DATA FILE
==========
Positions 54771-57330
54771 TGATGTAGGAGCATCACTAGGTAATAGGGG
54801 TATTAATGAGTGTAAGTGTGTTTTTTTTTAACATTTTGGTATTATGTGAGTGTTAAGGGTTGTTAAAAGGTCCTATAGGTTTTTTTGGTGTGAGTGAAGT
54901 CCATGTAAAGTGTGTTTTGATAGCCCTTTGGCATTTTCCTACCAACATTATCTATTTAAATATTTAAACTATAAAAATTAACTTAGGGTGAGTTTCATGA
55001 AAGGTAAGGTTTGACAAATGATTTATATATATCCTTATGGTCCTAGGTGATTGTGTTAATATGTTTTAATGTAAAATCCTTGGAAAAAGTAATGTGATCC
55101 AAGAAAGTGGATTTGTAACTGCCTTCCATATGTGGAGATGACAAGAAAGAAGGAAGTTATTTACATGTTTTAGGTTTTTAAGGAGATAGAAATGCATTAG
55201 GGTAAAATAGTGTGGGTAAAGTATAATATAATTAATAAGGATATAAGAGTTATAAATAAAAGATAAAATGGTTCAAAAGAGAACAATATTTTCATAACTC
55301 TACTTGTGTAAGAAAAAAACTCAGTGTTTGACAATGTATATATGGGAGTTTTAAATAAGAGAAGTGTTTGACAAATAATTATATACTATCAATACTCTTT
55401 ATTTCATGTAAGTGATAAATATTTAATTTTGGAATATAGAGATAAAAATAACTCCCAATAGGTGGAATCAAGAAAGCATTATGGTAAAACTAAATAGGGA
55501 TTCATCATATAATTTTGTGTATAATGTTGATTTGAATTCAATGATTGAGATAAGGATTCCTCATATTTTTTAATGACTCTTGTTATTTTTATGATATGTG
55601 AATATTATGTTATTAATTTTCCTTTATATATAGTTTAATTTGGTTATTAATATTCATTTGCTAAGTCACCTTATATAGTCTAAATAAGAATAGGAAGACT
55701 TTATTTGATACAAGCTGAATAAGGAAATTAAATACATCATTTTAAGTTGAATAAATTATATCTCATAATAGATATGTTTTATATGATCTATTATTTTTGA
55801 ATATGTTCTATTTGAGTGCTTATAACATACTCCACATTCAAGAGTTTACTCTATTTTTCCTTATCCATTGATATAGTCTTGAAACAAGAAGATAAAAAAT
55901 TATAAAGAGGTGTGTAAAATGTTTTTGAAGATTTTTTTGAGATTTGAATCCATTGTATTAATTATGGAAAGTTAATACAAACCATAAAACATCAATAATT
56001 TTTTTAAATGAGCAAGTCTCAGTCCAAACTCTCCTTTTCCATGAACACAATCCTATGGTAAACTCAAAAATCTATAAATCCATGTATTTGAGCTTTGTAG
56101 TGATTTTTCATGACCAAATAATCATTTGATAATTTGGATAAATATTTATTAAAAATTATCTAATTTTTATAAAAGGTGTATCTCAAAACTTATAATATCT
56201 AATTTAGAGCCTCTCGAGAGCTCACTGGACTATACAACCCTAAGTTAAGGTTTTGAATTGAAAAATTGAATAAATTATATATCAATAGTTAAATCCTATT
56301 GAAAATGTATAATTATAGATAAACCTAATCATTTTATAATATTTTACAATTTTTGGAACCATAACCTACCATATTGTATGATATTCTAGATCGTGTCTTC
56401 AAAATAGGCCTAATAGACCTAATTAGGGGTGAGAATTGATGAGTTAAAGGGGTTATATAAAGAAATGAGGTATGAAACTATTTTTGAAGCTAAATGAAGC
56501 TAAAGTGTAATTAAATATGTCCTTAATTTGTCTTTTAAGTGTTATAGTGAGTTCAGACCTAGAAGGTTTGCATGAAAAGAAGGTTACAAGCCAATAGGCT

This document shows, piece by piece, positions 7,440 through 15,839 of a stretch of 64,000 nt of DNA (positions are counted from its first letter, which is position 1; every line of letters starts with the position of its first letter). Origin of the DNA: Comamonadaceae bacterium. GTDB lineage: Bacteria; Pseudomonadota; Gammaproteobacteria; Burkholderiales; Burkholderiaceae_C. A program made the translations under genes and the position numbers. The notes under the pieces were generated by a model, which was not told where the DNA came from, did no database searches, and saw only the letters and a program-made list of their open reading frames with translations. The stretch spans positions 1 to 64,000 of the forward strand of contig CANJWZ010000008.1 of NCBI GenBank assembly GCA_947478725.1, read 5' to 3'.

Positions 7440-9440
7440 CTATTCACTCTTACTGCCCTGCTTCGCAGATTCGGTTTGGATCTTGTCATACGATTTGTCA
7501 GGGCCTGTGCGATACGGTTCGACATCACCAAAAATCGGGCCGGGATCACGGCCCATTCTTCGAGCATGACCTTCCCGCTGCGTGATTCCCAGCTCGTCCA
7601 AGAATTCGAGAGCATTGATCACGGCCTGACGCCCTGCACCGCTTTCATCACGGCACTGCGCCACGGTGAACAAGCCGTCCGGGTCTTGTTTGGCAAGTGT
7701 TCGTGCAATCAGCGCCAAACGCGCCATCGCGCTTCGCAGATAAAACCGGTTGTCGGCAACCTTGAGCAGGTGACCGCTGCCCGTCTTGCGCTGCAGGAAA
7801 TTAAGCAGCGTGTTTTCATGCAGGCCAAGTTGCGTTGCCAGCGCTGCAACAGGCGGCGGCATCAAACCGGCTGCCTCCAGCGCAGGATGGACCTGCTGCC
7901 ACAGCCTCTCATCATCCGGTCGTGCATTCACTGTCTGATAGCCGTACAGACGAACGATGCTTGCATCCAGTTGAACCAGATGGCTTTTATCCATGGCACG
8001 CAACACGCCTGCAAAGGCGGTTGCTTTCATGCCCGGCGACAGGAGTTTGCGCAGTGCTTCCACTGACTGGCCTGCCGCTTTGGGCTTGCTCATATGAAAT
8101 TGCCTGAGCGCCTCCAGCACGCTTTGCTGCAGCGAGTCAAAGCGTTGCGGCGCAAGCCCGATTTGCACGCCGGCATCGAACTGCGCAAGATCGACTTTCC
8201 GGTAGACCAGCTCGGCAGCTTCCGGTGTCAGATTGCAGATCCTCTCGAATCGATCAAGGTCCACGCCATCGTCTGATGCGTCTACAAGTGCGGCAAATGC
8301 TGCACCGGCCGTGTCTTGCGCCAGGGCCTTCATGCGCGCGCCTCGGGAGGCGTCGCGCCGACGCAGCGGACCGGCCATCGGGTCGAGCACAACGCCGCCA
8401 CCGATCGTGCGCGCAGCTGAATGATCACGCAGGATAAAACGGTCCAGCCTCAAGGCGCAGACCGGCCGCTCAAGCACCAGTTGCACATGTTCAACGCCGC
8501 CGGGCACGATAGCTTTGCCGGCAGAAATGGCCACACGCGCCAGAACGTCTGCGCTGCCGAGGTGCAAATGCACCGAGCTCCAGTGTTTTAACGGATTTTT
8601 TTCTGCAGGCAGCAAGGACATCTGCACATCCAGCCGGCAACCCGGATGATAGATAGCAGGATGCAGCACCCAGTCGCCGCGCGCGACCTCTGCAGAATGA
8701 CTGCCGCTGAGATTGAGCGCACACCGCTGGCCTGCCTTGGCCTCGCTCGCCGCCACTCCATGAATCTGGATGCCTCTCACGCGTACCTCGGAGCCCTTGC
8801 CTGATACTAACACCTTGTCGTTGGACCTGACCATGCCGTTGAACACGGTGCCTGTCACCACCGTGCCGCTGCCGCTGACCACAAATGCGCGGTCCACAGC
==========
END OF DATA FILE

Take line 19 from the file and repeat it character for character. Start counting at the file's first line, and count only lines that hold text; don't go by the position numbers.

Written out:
56401 AAAATAGGCCTAATAGACCTAATTAGGGGTGAGAATTGATGAGTTAAAGGGGTTATATAAAGAAATGAGGTATGAAACTATTTTTGAAGCTAAATGAAGC